Let that sink in. Almost a quarter of the people who keep our businesses ticking over have fundamental issues with those in charge.
Although it’s disheartening to find that so few employees have bought into their organisations’ visions, the overwhelming majority want this to change. It’s HR’s duty to enable this alignment.
Imagine the amount of time and resources that would go into recruiting and retraining over a third of your entire organisation.
Now forget the above calculation: there are many ways to retain talent without exceeding budgets.
The link between employee engagement and business performance is now irrefutable, but the cultural norm of motivating workers beyond their pay check is a relatively recent development. When not so long ago the lion’s share of the job market involved manual labour, there was less – if any – call for organisational alignment or progressive managerial relations. However in today’s technology-driven world, the average role demands a higher level of psychological wellbeing in order to be performed to a decent standard.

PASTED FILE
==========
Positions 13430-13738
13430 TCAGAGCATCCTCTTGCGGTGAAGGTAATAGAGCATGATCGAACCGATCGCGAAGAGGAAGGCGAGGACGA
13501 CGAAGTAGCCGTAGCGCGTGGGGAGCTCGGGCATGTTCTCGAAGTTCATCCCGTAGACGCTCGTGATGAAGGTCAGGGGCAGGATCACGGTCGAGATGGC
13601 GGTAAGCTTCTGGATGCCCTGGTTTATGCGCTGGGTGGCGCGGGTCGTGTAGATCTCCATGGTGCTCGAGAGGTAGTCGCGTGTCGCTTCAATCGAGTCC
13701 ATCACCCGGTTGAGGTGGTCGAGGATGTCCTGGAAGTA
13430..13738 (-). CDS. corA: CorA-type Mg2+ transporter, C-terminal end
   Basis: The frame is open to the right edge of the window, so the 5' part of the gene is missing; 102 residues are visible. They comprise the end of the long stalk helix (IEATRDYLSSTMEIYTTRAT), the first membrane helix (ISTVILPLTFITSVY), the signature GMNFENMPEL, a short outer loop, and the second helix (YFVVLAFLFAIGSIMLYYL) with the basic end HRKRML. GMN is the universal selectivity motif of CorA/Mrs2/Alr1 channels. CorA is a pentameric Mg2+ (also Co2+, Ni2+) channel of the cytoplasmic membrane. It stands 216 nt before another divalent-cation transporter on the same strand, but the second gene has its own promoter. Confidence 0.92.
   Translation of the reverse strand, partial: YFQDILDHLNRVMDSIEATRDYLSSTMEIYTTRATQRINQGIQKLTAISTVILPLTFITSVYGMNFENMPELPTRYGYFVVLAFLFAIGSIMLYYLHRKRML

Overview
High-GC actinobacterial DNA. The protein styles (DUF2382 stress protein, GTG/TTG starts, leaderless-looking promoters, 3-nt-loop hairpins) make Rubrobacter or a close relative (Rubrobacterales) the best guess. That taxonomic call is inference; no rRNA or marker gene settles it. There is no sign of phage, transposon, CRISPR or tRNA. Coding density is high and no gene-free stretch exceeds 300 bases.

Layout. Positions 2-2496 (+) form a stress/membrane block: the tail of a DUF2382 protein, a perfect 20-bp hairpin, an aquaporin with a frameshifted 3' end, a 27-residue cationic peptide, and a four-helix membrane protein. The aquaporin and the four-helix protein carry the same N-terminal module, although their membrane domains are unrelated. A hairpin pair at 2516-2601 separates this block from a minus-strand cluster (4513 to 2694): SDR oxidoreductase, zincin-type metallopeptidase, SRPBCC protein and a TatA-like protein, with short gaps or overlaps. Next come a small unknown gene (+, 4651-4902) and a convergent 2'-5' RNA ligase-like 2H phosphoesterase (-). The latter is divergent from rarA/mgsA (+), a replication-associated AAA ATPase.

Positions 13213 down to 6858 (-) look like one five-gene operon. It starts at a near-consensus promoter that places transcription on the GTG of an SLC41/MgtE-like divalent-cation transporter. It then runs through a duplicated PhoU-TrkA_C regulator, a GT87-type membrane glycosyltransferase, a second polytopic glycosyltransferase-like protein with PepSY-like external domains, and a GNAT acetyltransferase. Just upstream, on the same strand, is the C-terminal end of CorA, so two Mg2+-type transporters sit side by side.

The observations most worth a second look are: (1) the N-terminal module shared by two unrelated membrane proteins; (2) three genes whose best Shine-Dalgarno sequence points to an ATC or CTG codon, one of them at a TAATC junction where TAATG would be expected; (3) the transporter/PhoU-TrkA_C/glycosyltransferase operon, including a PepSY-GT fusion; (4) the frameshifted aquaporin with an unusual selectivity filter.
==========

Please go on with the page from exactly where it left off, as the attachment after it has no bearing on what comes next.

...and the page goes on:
Without labouring the ‘realness’ or psychological evidence in favour of the concept, the results of this study highlight that the financial imperative for employee engagement is twofold: firstly, for improved business performance; and secondly for the retention of talent and subsequent saving on recruitment and retraining costs.
Based on the first-hand experiences of hundreds of demographically diverse employees, the findings of this report highlight the need for employee engagement, and shed light on how HR managers can effectively lead the change.
This report investigates:
Many modern roles are by nature highly stressful and procedurally complex. But whether it involves interrogating data in spreadsheets or compiling tax forms for overseas shoppers, our research suggests that core duties are being exacerbated by a host of factors that could be addressed without too much hardship on the part of either employee or employer.